Gearing up for Document Freedom Day
Posted by Dragoslava Greve on February 16, 2009
Document Freedom Day (DFD) was launched in 2008 as a global day for the promotion and awareness of Document Freedom in particular, as well as Open Standards and interoperability in general. 205 teams from around the world registered for the first edition of Document Freedom Day. The things they did ranged from mini-conferences and hands-on lessons for applications supporting ODF, such as OpenOffice.org, over creation of awareness by taking to the streets and engaging people in discussions about Document Freedom, to awarding a special prize to the Foreign Ministry in Germany for its exemplary support for Open Standards and Free Software.
This year, Document Freedom Day will be on 25 March, and now is the time to start preparing for it.
Here are some thoughts on the why, the how, and the what.
Why Document Freedom Day is special
While software remains abstract to many people, documents are something that we can all relate to. They are central to everyone’s daily life and work. Document Freedom affects us all, and also makes it easier for people to understand Open Standards and interoperability in other areas. Document Freedom allows to build awareness for these issues with people who are not computer experts, but computer users. Declaring a global day for Document Freedom allows us to raise our voice together, it provides a rallying point in the year where we can put this issue on the agenda and into the newspapers.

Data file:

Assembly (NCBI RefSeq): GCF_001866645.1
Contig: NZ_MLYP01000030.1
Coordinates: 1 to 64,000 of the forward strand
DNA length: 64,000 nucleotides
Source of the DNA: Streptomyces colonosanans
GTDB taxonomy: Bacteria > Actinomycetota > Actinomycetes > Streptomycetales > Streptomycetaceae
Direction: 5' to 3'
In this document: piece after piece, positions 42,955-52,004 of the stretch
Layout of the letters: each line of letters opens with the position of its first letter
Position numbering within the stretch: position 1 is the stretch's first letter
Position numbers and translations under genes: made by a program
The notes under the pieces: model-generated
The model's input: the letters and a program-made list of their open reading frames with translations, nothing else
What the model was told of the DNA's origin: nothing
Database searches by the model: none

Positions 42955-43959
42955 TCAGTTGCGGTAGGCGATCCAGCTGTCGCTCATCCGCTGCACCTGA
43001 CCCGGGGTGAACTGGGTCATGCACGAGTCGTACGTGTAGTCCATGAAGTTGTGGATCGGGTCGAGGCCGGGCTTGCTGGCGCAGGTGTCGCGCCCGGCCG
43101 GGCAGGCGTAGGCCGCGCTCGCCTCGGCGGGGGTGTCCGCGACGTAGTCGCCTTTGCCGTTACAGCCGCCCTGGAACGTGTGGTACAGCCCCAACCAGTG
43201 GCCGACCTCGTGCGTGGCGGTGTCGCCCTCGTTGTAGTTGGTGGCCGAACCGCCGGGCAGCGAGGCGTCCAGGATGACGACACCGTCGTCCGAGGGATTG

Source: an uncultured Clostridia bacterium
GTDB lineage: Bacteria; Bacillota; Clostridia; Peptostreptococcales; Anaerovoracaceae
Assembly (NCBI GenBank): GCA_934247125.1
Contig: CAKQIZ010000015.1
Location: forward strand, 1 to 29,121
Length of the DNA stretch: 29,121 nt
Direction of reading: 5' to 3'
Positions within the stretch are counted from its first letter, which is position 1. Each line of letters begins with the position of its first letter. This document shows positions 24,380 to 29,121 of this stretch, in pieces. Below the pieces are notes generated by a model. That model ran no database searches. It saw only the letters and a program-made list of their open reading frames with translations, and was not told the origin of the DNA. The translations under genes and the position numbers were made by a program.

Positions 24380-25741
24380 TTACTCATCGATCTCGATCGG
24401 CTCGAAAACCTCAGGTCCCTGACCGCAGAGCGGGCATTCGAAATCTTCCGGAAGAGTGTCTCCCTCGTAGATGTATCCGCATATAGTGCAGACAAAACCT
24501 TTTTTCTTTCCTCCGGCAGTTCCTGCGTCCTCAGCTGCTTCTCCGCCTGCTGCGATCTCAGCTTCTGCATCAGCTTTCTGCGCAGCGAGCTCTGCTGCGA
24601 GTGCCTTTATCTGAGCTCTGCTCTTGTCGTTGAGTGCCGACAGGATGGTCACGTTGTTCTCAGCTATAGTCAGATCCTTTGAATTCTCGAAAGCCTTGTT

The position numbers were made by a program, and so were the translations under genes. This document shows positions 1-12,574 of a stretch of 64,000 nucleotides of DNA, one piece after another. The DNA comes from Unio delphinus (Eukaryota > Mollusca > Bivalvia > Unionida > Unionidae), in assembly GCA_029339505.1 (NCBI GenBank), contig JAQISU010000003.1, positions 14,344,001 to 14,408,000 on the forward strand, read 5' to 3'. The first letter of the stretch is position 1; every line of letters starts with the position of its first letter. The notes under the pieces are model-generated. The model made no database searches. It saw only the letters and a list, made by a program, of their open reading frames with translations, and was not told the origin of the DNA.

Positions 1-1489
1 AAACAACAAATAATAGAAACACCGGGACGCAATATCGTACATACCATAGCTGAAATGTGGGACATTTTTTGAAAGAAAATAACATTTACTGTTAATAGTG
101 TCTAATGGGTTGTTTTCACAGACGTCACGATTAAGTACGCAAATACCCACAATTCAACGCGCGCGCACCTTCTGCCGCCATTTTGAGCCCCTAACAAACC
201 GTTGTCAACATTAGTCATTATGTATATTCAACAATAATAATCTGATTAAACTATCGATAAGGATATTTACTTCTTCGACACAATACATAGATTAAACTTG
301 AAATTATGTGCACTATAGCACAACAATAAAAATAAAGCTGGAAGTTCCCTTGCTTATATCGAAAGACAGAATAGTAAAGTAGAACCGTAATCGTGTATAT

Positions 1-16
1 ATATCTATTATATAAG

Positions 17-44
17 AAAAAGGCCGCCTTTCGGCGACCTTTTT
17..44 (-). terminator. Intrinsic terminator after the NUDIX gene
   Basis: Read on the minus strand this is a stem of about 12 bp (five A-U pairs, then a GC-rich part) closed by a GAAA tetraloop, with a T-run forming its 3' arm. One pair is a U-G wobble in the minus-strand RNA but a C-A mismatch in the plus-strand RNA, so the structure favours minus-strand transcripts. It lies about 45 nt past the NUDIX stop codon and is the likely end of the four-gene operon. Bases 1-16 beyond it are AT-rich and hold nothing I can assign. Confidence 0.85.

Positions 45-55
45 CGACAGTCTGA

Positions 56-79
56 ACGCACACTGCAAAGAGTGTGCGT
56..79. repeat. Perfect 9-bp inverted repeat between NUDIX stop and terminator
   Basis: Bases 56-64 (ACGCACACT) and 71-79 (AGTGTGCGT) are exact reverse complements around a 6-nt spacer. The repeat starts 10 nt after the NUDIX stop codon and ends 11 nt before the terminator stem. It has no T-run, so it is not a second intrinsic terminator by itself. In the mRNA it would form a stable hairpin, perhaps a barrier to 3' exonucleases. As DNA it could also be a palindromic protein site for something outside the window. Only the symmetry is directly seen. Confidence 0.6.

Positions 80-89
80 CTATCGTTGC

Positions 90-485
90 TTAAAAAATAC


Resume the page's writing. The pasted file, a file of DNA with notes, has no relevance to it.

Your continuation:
An elevator pitch for Document Freedom
Like all Open Standards, Document Freedom provides users with the freedom to choose their application freely, and yet still be able to communicate and collaborate with others. This freedom of choice provides the basis for competition in the field of text processing software. Where there is healthy competition, companies and software developers are driven to innovate, and monopoly pricing becomes impossible. So Document Freedom means better software and lower cost. Document Freedom also means that yesterday’s documents can easily be read with tomorrow’s software, protecting and preserving your data against forced vendor incompatibilities through the upgrade treadmill.
For governments, Document Freedom translates into control over its data, now and in the future. It also means that citizens can freely choose their software to communicate with the government. And finally, Document Freedom protects against monopoly rent extorted from the government, providing the benefit of lower taxes to society.
Some ideas for DFD
If you already have an idea for Document Freedom Day, you can move right ahead. You don’t need to ask for permission and there is no paperwork, although it does make sense to register your team and let others know what you are doing. By sharing our local activities with others, we give visibility to Document Freedom on a global scale.
In case you don’t yet know what you would like to do, the DFD ‘08 team page has activities from all around the world that might give you an idea. It might also be a good idea to subscribe to the mailing list for DFD teams in order to find others to work with, or exchange ideas and plans. There are also various companies that have declared their support for Document Freedom Day. If you work for one of these companies, you could ask around to find out what others are planning. If your company is not yet listed, you could suggest to take DFD ‘09 as an opportunity to declare your support for Document Freedom.
DFD ‘09 is coming. Let’s make it an even bigger success than 2008.